Authorities need to prepare for the coronavirus (Covid-19) outbreak reaching New Zealand, say two top experts who warn our country likely won't stay free of the disease for long.

While there have been no confirmed here yet, the researchers have said the likelihood of maintaining that status was "low" – and now was the time to be preparing for an "anticipated upsurge" in the community and increased pneumonia hospitalisations.

The call by Otago University infectious disease expert Professor David Murdoch, and his fellow director at the collaborative One Health Aotearoa, Massey University's Distinguished Professor Nigel French, came in an editorial published in today's NZ Medical Journal.

Public health units, primary care and hospitals were getting prepared, and testing for the new coronavirus has already been established in several diagnostic laboratories.

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But Murdoch said it would only in the aftermath of an outbreak that we'd know how successful these efforts had been.

He said the country's working strategy – the recently-updated NZ Influenza Pandemic Action Plan – carried many principles that should apply to the current epidemic, which has so far involved nearly 76,000 cases and more than 2100 deaths worldwide.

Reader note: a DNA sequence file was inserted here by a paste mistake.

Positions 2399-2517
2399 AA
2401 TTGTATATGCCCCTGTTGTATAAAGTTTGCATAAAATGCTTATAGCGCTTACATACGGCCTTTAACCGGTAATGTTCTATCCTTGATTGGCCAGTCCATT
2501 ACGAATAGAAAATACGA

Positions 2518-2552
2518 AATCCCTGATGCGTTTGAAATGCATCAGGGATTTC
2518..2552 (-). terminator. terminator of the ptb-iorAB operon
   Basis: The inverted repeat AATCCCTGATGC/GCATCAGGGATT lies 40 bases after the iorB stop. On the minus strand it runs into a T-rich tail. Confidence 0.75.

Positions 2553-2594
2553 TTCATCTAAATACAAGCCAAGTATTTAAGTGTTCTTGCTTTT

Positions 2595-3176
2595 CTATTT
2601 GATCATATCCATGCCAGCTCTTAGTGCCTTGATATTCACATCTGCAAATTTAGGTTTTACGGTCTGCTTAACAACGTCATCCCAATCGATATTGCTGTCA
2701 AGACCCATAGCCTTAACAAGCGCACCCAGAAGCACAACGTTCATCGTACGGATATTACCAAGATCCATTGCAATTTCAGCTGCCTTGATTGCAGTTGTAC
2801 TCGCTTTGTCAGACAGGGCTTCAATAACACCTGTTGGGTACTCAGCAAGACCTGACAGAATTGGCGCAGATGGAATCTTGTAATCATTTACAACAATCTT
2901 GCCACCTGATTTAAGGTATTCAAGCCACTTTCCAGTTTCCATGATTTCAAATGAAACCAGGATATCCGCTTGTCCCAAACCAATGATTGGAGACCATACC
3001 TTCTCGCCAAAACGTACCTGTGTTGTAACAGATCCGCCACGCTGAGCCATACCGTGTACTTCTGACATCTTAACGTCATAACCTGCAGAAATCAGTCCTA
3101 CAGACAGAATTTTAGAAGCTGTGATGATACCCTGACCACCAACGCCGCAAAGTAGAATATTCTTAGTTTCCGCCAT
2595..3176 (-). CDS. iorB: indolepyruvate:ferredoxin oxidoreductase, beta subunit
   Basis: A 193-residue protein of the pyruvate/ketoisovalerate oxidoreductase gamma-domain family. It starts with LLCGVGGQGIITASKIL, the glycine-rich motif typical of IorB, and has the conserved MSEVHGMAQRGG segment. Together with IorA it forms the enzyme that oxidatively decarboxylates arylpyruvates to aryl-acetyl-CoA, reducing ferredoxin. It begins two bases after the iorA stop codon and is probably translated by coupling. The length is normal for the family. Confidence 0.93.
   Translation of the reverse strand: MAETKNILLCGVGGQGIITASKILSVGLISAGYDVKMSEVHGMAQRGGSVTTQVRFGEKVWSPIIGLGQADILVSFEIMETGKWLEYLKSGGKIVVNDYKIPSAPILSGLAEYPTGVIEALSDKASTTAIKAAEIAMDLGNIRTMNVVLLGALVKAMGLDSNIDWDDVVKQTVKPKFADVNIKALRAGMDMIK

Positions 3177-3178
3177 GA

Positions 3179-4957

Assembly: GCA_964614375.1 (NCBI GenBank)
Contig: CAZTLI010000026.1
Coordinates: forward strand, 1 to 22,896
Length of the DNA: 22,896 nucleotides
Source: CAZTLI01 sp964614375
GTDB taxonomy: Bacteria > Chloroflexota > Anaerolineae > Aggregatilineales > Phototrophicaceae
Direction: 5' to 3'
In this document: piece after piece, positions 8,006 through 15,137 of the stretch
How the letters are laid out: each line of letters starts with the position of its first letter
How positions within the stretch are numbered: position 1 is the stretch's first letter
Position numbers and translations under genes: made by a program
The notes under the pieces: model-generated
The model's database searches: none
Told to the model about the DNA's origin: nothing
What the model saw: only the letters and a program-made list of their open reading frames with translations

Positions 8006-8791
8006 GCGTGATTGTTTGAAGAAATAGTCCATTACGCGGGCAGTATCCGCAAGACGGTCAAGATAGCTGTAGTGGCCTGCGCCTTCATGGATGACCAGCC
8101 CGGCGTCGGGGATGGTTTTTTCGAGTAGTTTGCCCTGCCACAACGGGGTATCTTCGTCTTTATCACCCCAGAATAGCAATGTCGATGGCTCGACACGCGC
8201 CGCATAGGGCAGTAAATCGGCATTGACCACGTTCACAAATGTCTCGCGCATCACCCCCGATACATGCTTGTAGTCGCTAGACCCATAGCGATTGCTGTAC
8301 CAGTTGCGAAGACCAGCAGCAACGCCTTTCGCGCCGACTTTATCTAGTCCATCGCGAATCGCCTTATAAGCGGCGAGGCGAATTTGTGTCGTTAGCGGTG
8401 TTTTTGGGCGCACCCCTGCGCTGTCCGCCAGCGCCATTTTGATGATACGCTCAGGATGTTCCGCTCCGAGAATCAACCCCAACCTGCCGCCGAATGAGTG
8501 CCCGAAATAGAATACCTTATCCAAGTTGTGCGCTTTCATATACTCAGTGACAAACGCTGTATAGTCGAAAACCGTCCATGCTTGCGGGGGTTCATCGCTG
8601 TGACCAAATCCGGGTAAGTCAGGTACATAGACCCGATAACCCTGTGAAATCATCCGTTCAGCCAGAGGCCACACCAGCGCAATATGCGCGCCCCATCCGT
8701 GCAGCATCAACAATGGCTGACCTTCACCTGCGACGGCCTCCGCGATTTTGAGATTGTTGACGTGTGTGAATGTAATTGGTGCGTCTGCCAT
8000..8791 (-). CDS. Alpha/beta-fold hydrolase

"There is also a chance that transmission of Covid-19 may coincide with our next seasonal epidemic of influenza, creating additional pressure on the health system."

New Zealand had an added pressure as a gateway to many small South Pacific nations with less ability to deal with a pandemic.

Based on available information, Covid-19 was a disease that ranges clinically from a mild respiratory syndrome to life-threatening pneumonia, affecting both lungs, with severe disease associated with increasing age and other existing conditions, he said.

Latest case fatality rate estimates for were about 2 per cent - more than in the influenza H1N1 2009 pandemic (less than 1 per cent), but less than Sars (10 per cent) and Mers (40 per cent).

The transmissibility of Covid-19 was similar to influenza, but much less than measles.

There had been little information about the impact in children, raising questions about whether severe disease is less common in this age group, he said.

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"Understanding the complex systems that drive the spread of such disease is essential for informing strategies to tackle emerging and re-emerging infectious diseases," he said.

"This usually requires responses from multiple disciplines and an awareness of what is happening globally.

"Consequently, professionals and researchers from a wide range of disciplines must work together and with communities to prevent and control infectious disease impacts through actions at all levels."